Over the past 50 years fertiliser use has contributed to the rise in atmospheric nitrous oxide levels

University of California, Berkeley, chemists in the US have shown that increased fertiliser use over the past 50 years has contributed to the rise in atmospheric N2O levels. Nitrous oxide is a major greenhouse gas, but although scientists assumed the increased levels of the gas were caused by nitrogen-based fertilisers stimulating soil-based microbes to convert the nitrogen to N2O, evidence to back up this claim was sparse.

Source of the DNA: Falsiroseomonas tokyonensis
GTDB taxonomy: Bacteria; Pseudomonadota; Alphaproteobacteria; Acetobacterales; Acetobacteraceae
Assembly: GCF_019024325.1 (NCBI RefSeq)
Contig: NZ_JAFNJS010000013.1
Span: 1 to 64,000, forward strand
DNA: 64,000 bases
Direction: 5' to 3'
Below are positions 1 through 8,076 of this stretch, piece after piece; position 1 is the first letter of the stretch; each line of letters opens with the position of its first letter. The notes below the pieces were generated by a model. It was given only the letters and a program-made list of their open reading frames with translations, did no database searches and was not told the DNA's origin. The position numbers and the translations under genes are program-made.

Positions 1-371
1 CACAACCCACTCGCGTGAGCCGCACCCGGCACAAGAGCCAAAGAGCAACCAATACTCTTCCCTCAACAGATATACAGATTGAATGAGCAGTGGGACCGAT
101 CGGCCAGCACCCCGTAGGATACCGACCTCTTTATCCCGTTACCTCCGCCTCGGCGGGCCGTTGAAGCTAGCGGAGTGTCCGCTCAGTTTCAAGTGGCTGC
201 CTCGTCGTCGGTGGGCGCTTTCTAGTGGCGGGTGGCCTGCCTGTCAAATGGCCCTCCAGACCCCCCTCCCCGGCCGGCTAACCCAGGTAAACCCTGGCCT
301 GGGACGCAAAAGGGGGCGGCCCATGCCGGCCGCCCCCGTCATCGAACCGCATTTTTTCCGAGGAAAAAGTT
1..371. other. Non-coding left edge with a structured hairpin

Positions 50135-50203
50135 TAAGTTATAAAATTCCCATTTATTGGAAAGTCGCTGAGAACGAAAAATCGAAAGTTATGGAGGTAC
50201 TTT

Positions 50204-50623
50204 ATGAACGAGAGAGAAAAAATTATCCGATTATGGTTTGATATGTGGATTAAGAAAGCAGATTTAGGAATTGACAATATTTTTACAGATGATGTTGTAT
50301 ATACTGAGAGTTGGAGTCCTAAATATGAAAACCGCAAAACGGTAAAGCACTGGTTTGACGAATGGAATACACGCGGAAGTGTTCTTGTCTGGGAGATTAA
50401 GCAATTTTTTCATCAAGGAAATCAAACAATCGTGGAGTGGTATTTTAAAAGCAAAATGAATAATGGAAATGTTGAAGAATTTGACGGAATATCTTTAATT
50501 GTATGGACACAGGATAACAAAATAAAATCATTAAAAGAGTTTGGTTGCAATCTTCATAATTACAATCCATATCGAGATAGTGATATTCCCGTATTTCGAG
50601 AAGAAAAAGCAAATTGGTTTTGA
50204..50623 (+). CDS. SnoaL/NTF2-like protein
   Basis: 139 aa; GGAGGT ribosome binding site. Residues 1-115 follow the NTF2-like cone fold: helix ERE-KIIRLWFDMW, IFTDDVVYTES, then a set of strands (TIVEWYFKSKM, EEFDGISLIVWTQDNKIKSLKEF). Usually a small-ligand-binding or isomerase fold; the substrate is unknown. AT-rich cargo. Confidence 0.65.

The study, published in Nature Geoscience (DOI: 10.1038/ngeo1421) used isotopic ratios to identify the fingerprint of fertiliser in air samples taken from Antarctica and Tasmania. The researchers admit that, while fertiliser use can’t be ended, they hope that their findings will contribute to changes in agricultural practice that will cut levels of N2O from farming.